Almost no words

I’m so worried about several of my friends. We’re sitting here desperately waiting for the moment to come when an event or set of events will be the fusion of messenger and message necessary to create a multi-racial civilian movement fully intent on fixing what’s wrong with the US. Will this horrible week do it?

Photo by Grant McDonald Flickr/creaativecommons

Photo by Grant McDonald

If you’ve been reading this blog, especially lately, you already know my thoughts on a solution. I posit that the only lasting remedy, and the only tool for transformative justice, is the establishment of a US Truth and Reconciliation Commission.

Other countries, such South Africa, and even holocaust-stained Germany, succeeded in coming together as a nation, without legal jeopardy or punishment, to acknowledge their historical racial injustice and its lasting, and compounding effects. Only then, could these countries forge solutions and and heal the gravest of wounds. We have to do the same.

Trailblazers are out there and a grassroots movement is underway that you can become a part of, in your own community or nationally. These groups act on “social justice levels while also affirming the need for deep spiritual, emotional, dialogic, and relational work. Our nation needs this kind of holistic medicine in large doses to finally begin to transform cycles of racialized historical trauma so we will no longer be doomed to perpetually repeat them.” (The Guardian, 2/26/15)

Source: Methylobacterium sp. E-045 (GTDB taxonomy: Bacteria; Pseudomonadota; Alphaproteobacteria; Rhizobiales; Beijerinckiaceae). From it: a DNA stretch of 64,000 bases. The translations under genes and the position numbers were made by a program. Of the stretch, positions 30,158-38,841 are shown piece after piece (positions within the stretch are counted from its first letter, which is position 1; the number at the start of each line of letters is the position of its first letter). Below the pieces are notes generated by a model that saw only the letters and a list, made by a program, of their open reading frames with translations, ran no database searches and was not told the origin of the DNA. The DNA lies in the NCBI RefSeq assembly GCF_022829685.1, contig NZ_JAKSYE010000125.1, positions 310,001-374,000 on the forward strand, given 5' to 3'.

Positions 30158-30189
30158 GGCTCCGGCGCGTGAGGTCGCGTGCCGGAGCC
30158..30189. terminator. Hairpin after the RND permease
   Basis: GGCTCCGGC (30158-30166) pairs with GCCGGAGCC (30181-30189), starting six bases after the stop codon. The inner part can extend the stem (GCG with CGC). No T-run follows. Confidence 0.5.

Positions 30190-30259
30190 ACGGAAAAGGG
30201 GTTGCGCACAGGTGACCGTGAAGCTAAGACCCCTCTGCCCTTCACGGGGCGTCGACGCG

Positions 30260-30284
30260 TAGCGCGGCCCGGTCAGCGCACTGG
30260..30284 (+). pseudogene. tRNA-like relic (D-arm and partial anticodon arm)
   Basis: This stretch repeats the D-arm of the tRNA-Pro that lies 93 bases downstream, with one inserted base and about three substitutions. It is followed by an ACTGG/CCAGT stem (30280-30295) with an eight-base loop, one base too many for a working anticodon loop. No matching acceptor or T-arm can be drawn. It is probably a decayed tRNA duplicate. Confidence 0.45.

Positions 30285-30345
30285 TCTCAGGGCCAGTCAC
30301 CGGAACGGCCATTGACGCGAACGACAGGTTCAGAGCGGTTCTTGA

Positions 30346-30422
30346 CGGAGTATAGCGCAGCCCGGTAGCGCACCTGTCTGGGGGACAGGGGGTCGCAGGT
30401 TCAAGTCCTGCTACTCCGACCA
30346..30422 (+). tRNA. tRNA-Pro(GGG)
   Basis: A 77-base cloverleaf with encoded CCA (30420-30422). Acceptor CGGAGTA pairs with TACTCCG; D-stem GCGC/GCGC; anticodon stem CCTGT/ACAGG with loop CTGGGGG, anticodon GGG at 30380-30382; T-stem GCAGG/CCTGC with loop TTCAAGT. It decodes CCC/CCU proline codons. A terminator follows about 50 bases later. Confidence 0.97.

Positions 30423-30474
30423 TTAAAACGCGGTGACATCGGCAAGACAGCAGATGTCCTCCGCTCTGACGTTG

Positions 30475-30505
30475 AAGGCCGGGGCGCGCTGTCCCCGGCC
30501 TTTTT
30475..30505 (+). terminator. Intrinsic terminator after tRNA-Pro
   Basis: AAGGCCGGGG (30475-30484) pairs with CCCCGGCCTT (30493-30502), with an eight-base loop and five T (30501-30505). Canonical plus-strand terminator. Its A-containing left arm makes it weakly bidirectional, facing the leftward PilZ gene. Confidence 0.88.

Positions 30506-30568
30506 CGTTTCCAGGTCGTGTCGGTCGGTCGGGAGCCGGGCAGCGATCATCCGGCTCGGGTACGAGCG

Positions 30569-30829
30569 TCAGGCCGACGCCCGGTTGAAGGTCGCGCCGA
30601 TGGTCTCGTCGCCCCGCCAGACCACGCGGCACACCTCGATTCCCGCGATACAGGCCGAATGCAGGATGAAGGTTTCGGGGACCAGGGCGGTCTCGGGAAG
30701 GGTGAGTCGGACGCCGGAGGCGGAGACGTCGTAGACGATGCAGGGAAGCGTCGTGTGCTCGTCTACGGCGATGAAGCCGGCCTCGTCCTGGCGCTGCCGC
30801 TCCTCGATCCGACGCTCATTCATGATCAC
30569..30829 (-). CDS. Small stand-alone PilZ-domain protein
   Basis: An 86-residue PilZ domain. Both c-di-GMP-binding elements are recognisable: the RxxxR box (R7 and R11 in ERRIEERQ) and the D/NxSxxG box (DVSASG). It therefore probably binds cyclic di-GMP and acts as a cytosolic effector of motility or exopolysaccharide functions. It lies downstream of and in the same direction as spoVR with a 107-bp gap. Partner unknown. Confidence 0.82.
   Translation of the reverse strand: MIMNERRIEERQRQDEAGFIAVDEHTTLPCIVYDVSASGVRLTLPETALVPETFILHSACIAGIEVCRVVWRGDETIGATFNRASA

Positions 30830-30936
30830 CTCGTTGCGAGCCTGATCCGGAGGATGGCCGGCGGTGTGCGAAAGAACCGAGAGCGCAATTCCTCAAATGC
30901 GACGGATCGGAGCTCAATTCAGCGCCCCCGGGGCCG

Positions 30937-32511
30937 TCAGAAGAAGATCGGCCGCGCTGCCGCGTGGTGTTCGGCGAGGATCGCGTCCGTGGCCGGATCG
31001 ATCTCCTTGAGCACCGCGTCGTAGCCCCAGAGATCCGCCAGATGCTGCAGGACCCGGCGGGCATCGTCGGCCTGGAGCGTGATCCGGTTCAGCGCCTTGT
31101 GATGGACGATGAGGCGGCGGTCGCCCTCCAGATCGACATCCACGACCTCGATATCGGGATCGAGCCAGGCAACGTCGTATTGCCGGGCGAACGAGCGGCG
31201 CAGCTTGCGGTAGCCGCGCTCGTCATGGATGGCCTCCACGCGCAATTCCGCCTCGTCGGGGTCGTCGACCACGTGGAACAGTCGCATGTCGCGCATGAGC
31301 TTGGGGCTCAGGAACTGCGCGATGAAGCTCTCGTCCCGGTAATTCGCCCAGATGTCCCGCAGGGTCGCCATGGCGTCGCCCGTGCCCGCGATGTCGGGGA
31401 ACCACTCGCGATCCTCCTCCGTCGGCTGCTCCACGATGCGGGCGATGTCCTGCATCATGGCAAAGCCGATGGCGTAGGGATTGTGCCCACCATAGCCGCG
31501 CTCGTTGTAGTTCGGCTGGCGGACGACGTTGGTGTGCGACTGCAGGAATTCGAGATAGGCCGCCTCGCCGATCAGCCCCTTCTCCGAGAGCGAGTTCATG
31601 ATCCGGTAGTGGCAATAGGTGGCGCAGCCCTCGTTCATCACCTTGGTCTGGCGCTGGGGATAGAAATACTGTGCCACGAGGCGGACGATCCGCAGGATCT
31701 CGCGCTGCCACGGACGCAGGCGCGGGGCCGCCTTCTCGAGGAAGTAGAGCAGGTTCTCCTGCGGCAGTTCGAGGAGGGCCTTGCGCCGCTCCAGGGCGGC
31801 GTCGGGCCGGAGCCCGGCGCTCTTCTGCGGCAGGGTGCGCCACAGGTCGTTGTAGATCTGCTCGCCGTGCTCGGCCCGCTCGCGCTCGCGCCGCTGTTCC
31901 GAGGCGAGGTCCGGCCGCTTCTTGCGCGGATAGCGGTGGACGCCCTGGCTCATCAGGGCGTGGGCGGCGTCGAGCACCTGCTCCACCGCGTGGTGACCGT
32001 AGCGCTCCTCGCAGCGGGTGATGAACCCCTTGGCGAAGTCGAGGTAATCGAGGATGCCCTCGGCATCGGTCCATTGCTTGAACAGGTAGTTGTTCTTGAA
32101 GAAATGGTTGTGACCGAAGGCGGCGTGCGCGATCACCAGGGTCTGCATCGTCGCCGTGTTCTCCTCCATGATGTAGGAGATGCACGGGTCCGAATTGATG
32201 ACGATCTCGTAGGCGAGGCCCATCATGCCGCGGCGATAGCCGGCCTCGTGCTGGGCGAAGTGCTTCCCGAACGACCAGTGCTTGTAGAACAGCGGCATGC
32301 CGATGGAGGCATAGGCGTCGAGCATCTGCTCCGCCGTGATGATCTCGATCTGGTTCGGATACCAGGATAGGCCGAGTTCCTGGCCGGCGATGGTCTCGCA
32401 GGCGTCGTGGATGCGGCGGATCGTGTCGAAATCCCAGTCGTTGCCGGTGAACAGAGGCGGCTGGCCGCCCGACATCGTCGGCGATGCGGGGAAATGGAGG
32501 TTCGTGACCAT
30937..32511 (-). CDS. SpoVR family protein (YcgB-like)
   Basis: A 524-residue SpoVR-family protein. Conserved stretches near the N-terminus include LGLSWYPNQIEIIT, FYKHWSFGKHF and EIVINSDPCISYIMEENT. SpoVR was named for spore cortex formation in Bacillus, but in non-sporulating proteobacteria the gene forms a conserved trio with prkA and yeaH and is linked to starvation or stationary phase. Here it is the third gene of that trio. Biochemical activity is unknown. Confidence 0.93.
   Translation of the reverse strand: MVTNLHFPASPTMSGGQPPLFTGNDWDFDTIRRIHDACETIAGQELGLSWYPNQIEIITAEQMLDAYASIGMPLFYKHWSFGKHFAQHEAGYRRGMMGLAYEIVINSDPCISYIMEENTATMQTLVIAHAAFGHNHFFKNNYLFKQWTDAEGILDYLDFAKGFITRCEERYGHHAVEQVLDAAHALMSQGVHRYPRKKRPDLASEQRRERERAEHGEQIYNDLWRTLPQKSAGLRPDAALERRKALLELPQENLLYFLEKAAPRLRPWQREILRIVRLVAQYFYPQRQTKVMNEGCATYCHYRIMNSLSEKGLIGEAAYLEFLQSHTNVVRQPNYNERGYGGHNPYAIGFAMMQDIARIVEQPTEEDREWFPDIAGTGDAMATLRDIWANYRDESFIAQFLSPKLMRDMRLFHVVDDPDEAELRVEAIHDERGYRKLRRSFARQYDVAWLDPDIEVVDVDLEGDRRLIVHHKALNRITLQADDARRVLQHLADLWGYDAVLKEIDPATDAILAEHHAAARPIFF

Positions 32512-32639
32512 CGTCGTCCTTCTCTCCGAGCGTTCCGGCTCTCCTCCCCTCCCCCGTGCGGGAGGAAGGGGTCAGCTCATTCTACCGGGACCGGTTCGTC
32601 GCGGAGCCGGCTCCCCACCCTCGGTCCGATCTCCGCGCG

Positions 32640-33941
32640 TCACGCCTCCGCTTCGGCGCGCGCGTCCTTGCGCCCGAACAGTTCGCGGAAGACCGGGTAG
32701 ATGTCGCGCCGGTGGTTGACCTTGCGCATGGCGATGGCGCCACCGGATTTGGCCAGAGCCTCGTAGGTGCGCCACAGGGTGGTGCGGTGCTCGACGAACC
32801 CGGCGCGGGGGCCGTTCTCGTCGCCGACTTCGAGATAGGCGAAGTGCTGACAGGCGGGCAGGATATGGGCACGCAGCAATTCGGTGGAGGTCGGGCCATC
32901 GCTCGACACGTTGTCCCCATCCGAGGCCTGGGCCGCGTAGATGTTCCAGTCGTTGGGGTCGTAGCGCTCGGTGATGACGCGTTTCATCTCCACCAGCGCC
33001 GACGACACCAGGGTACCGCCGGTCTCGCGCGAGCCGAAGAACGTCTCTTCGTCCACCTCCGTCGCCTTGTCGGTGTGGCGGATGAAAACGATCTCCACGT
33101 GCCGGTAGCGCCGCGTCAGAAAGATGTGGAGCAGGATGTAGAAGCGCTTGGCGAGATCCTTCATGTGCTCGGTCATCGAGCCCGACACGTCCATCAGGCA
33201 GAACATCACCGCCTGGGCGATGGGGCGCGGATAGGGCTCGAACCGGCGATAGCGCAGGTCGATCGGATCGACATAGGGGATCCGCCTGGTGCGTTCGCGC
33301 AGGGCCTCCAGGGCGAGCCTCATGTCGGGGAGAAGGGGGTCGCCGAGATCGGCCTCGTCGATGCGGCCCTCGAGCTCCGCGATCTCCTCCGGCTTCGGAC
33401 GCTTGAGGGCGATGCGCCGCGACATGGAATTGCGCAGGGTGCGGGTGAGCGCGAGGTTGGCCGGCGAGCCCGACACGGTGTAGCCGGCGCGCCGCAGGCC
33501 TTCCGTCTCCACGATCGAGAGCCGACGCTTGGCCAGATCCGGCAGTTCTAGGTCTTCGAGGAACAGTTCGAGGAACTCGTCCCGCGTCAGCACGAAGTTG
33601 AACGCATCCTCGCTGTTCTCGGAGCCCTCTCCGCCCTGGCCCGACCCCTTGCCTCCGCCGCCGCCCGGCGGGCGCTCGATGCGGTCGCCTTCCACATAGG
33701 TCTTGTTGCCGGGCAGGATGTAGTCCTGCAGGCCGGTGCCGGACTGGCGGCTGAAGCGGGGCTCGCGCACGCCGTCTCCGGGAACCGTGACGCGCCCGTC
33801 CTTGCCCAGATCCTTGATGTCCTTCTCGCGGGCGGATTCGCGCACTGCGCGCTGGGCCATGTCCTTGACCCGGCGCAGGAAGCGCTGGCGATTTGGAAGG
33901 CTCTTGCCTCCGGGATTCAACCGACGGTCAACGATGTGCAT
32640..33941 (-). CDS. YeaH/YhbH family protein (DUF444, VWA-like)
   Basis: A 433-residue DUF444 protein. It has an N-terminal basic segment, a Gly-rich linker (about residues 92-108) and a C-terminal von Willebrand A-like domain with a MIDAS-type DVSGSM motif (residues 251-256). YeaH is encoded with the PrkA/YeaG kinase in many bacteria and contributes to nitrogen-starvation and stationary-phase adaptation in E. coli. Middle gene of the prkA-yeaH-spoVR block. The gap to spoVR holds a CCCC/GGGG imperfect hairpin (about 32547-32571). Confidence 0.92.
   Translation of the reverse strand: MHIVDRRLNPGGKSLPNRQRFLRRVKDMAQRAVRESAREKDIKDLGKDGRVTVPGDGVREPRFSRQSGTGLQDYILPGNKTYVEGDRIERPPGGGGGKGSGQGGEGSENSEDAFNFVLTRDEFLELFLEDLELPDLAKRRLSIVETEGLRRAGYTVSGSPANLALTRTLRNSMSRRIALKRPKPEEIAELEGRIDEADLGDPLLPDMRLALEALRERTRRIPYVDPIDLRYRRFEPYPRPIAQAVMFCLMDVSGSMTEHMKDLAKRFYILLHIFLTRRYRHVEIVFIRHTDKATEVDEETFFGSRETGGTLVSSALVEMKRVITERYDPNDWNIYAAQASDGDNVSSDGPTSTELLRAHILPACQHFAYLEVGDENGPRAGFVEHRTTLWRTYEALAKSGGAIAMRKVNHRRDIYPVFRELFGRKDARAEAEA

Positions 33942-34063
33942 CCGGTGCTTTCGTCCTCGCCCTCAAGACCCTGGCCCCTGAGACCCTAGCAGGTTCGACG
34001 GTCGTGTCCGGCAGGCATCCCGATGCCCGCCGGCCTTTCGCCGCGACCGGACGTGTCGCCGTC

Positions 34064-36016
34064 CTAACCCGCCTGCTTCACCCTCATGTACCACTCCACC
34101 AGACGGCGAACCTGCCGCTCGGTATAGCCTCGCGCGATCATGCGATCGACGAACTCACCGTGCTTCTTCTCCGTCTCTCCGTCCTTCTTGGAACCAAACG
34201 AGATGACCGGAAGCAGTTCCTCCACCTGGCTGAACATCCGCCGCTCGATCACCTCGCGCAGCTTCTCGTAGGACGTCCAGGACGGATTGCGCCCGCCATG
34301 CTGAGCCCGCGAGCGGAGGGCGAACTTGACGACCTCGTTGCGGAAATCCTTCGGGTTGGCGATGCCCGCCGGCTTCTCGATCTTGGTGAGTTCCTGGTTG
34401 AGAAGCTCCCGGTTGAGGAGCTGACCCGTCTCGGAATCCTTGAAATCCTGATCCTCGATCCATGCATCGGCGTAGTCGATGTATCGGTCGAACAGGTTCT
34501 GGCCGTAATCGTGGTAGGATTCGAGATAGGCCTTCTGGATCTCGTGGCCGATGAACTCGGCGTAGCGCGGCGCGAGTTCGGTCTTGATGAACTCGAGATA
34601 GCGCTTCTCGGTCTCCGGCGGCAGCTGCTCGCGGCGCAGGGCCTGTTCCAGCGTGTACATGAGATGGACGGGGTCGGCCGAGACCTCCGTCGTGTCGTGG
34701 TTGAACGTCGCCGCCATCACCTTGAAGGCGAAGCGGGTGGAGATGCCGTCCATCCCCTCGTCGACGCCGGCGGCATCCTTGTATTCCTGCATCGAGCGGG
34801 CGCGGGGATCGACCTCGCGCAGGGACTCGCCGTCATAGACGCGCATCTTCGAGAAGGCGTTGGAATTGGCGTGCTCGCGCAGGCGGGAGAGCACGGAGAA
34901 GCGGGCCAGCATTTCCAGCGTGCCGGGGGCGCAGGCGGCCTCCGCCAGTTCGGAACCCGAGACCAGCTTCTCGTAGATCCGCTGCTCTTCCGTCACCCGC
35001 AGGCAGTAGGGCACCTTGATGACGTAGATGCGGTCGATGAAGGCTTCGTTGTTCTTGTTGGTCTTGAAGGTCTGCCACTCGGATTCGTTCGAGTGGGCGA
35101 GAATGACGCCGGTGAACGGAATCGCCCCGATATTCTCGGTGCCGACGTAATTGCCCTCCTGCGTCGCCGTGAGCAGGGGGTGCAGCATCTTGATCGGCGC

The Greensboro, North Carolina, Truth and Reconciliation Commission is a great example.

It exposed the truth of the 1979 massacre of anti-racism activists by the Ku Klux Klan, in which the local police was complicit, by collecting testimonies from survivors, Klan members and police. They called for official apologies, public monuments, museum exhibits, a community justice center, a police review board and anti-racism training for police.  (The Guardian, 2/26/15)

Or, take the descendants of the largest US slave-owning family producing a film, Traces of the Trade, and a book, Inheriting the Trade, that one reviewer called an “intimate confrontation with white America’s ‘unearned privilege.'” They address their ancestors’  racial injustices as a way to find personal reconciliation and bring about healing. In the process, they show others how they can do the same.

And there are many others already engaged in this process of reconciliation that we will highlight in the coming days and weeks. We have to ask ourselves each day what we are doing to heal the nation. The events that unfolded this week in Baton Rouge, St. Paul, and last night in Dallas shows how desperately we need of a type of salvation only available to us through truth and reconciliation.

Fania Davis writing for The Guardian sums it up best.

This process of reconciliation is messy and challenging. But it is also a source of hope. Through deep dialogue, truth-telling and taking action to make things as right as possible, we can forge new futures based on the mutual recognition of one another’s humanity. In this way, we can finally leave our past behind us.

If you’ve come to the end of this post, you can get your free copy of the film, Traces of the Trade, by writing 300-500 words of your own for publication on VenusPlusX that describes your thoughts and experiences of reconciliation. Please contact us to let us know your thoughts, and/or you can comment below.


More on reconciliation .  . .


Alison Gardner